You’d think that with my time spent as a retail worker I’d have some sense of loyalty to real world shop fronts, knowing that there’s value in a good salesperson’s opinion on what product best suits my needs. There’s something to that and indeed should I find myself out of my depth or simply not wanting to do the research myself I’ll head on into the store but my primary means for conducting my shopping is still via online merchants. Whilst its hard to argue the convenience factor of the majority of the experience the last mile delivery system is somewhat lacklustre, usually requiring me to either truck out to a depot, abscond from work early or hope that my darling wife will be able to break herself away from her studies so the goods can be delivered.
Before anyone suggests getting it delivered to my work I’ll have to say that my experience in doing so has been rather mixed. In the past I had had places where the delivery guys came right up to our reception desks to deliver things and this worked great. However as I graduated to bigger and better places that had delivery docks my lowly deliveries often got lost in the works, sometimes for days on end, with no way for me to track them. Thus I’ve since refrained from using them as at least when I get them delivered to my home I’ll either still have tracking from the courier or a note from Australia Post telling me where to pick it up. However if the latest innovation from Australia Post has anything to do with it I might need not rely on either of those processes again thanks to the introduction of Parcel Lockers.
For the uninitiated Parcel Lockers are a free service from Australia Post. You sign up for one at their website, select the location where you’d like your parcels delivered to and you’ll receive a shipping address which you can have your packages delivered to. Then when your package arrives you’ll receive a SMS with a code in it and you can then go to the locker in question and retrieve your package. Initially they were only available in a few select locations, the middle of Canberra being one of them, but they’ve since spread to other mid to large sized post offices although their availability at postal locations is still not ubiquitous.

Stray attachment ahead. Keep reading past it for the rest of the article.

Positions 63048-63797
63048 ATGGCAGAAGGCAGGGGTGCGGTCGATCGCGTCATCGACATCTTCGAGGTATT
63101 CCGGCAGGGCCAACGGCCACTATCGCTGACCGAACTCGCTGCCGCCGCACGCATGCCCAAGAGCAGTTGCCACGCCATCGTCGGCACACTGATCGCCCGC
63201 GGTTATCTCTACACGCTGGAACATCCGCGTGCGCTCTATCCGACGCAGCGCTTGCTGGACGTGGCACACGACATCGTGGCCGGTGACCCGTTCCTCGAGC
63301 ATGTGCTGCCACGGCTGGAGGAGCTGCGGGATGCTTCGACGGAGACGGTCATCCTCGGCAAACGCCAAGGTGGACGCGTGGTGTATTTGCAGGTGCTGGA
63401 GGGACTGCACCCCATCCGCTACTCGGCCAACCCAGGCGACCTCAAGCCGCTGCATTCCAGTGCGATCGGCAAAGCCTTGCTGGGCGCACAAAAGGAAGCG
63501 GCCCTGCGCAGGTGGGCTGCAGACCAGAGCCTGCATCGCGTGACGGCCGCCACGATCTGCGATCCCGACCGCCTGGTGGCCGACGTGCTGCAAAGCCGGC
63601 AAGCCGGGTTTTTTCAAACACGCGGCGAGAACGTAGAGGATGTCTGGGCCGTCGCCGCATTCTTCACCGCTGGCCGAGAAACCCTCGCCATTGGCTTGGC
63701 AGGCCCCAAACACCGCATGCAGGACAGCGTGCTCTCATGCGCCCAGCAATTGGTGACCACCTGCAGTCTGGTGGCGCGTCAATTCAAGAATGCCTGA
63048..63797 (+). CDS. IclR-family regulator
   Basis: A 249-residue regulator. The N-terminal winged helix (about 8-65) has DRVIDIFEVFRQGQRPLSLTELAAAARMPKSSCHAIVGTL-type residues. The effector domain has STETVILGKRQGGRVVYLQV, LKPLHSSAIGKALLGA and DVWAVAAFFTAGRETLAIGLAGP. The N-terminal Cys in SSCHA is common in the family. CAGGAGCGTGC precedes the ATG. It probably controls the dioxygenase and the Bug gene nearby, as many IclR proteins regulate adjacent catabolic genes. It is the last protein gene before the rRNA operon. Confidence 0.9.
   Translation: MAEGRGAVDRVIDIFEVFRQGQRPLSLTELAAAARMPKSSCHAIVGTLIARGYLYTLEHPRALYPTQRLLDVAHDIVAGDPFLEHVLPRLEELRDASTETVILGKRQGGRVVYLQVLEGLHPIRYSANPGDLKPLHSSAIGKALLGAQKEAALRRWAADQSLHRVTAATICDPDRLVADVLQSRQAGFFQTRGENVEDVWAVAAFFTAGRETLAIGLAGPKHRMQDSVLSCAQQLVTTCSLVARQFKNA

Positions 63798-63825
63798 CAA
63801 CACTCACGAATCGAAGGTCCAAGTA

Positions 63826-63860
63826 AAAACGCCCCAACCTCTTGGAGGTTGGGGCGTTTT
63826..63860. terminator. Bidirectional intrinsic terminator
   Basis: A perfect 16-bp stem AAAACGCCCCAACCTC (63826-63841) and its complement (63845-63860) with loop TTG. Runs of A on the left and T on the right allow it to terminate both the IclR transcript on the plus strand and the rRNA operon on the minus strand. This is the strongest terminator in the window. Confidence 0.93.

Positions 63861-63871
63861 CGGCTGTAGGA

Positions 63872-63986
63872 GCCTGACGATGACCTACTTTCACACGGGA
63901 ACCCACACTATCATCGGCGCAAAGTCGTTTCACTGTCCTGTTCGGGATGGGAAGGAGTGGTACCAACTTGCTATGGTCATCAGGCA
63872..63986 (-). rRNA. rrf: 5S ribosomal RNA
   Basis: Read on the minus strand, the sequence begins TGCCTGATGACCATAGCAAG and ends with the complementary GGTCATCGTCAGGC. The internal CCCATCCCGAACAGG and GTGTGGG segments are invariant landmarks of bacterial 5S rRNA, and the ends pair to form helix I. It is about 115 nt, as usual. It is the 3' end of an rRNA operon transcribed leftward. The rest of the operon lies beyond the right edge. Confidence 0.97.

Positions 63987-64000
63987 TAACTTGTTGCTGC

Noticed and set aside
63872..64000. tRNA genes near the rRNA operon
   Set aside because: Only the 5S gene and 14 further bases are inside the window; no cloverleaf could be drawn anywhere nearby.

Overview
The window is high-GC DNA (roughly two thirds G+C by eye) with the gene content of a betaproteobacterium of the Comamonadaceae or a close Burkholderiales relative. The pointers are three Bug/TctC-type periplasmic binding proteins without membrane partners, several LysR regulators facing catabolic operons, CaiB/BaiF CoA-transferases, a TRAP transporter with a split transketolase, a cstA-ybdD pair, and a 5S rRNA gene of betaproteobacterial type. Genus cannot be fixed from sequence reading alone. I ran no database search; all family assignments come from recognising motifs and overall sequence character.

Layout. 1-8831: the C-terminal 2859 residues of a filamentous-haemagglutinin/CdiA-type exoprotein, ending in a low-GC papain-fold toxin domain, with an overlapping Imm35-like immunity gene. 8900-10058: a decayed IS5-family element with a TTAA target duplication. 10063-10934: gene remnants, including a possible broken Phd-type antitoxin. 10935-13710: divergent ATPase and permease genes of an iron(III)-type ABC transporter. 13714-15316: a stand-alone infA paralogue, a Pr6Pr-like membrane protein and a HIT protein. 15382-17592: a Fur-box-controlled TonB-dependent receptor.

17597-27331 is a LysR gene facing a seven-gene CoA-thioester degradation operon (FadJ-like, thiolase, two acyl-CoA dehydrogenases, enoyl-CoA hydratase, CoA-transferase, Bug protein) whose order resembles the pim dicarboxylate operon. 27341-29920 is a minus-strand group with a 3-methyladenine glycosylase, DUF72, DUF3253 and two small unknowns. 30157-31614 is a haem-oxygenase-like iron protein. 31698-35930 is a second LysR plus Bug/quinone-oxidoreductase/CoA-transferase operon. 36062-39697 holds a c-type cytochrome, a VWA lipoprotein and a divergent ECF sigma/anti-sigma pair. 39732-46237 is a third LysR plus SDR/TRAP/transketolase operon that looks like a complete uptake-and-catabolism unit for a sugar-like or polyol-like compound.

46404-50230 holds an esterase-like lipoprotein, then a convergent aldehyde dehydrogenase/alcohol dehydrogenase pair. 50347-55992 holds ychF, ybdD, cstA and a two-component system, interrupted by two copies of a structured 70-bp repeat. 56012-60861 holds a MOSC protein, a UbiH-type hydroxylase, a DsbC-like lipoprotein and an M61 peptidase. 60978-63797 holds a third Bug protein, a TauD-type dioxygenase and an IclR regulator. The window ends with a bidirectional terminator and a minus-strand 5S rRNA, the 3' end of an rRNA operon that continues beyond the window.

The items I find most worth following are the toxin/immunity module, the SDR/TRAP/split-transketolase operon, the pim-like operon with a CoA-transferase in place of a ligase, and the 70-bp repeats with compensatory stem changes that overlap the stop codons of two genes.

After forgetting that I had signed up for one for the better part of 3 months I finally decided to give them a go to see how the process would pan out. I figured I’d keep it simple so I ordered a book from Book Depository that I’ve been eyeing off for ages (Critical Path if you’re wondering, and yes I’m trying to do exactly that) so that if I didn’t get it there’d be no great loss. About 2 weeks after placing the order I got my message saying a parcel was ready for me to pick up. Picking it up was painless, just punch in the code and the parcel locker opens for you, the screen even tells you where to look if it’s that hard for you to notice it opening. That’s it, nothing more to it.
Of course there are some limitations to this service as you can see from the picture above. You can’t get anything you want delivered to them as they don’t have sizes to accommodate everything and I’d hazard a guess that they’d send you a message to come collect it from somewhere else should you attempt to do so. Additionally since these are obviously at something of a premium they’ll get aggressive should you fail to pick it up swiftly (I forgot to get mine on the day and was told to pick it up 2 business days later before the afternoon). The simple solution to this is to get more of them something which Australia Post appears to be doing.